Women’s Leadership Panel Recap
Employers across the Monterey Bay region are working to create stronger, more diverse organizations, but the struggles women still face when it comes to work-life balance, access to affordable childcare, and advancing in their careers show there’s much work yet to be done.
On March 24, Monterey Bay Economic Partnership hosted “Celebrating Women’s History Month: Today and Tomorrow,” featuring a cross-sector of seven accomplished female leaders who currently serve on MBEP’s Board of Directors. Moderated by MBEP President & CEO Tahra Goraya and incoming MBEP Board Chair UC Santa Cruz Chancellor Cynthia Larive, the panel discussion looked at various aspects of female leadership: why it matters from a social and economic standpoint, how role models and mentors influence success, how female leaders strive (and sometimes struggle) to integrate their career and personal lives, and how much we all need to build up support systems that allow women to advance and thrive in the workplace.
“At the end of the day, we just have to be kinder to ourselves,” said Mickiewicz, who finds herself reminding her daughter, who now has an 8-month-old child, to ask for help and that no one really cares if your house is clean. “I think that we just need to be willing to be part of a village, to be flexible as part of that village, but also to just be kind to each other and ourselves, because life is tough but it doesn’t have to be.”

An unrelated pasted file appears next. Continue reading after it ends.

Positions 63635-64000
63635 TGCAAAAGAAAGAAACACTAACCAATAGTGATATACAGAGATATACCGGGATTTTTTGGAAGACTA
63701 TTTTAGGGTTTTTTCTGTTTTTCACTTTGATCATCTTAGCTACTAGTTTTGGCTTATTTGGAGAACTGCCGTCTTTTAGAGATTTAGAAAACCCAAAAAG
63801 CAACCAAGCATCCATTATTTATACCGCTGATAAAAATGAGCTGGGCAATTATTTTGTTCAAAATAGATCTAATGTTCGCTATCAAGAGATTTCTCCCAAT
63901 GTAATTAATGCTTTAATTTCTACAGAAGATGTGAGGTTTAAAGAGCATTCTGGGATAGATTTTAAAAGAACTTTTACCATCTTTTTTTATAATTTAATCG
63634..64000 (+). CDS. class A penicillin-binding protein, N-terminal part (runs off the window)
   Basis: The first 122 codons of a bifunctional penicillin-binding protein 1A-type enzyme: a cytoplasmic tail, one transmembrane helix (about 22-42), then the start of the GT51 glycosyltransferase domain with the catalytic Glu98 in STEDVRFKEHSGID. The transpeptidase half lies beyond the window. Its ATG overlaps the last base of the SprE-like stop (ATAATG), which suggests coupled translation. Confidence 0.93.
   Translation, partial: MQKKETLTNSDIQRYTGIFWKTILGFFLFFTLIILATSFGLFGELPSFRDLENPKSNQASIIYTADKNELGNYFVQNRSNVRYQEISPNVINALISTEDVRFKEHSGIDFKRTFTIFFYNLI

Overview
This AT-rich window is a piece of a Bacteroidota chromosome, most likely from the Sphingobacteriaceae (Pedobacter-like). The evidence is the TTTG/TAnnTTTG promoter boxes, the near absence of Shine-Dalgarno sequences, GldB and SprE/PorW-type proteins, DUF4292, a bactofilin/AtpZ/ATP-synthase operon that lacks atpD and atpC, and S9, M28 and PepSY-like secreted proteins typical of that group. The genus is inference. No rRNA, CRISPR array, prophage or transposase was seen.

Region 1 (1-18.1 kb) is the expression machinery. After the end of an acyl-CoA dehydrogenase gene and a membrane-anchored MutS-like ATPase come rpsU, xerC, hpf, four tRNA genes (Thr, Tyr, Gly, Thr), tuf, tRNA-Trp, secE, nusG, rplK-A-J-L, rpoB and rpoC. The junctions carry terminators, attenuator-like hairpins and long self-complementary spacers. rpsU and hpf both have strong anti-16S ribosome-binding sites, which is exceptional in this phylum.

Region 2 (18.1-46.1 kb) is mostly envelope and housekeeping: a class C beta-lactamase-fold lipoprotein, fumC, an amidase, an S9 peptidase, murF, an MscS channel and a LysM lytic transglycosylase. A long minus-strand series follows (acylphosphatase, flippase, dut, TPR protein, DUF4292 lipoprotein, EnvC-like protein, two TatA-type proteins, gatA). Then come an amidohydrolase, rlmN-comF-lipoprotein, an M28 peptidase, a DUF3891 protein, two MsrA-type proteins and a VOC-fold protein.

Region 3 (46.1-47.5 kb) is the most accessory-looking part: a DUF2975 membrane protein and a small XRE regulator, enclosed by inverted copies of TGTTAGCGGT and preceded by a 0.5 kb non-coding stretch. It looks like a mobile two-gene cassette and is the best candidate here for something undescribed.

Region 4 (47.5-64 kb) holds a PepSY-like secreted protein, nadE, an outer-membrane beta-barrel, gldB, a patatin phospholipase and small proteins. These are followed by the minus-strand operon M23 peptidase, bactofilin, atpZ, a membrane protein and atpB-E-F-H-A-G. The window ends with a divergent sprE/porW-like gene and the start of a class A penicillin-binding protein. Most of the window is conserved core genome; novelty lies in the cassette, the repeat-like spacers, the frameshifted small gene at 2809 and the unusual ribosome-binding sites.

Panelists included Katy Castagna, President & CEO, United Way Monterey County; Sandi Eason, Executive Vice President/Chief Operating Officer, Pacific Valley Bank; Rosa Vivian Fernández, President and CEO, San Benito Health Foundation; Nanette Mickiewicz, M.D., President, Dominican Hospital; Francine Rodd, Executive Director, First 5 Monterey County (F5MC); Krista Snelling, President & CEO, Santa Cruz County Bank; and Susan True, CEO, Community Foundation Santa Cruz County.
Each of those women holds a high-profile leadership role in organizations that are making a difference in the region, and in a compelling discussion, they shared their experiences and perspectives on what it takes to succeed as a leader in today’s business climate.
At MBEP, nearly half of the board of directors are female, and women make up 75 percent of a team that closely reflects the region’s diversity. Nonetheless, the challenge of creating an equitable and diverse team is an ongoing one, not just for MBEP but for organizations across the region, said Goraya. “MBEP strives to have gender representation and equity to the extent possible. We are constantly learning and evolving as we try to exercise those values and principles.”
It’s those ongoing challenges that make MBEP’s women in leadership conversation — a first-of-its-kind event — so significant, said Larive.
At UCSC, which was recently named the top research university in the nation for racial and gender diversity, “diversifying our leadership at all levels is a campus goal,” said Larive, “because we know that with diversity comes excellence.”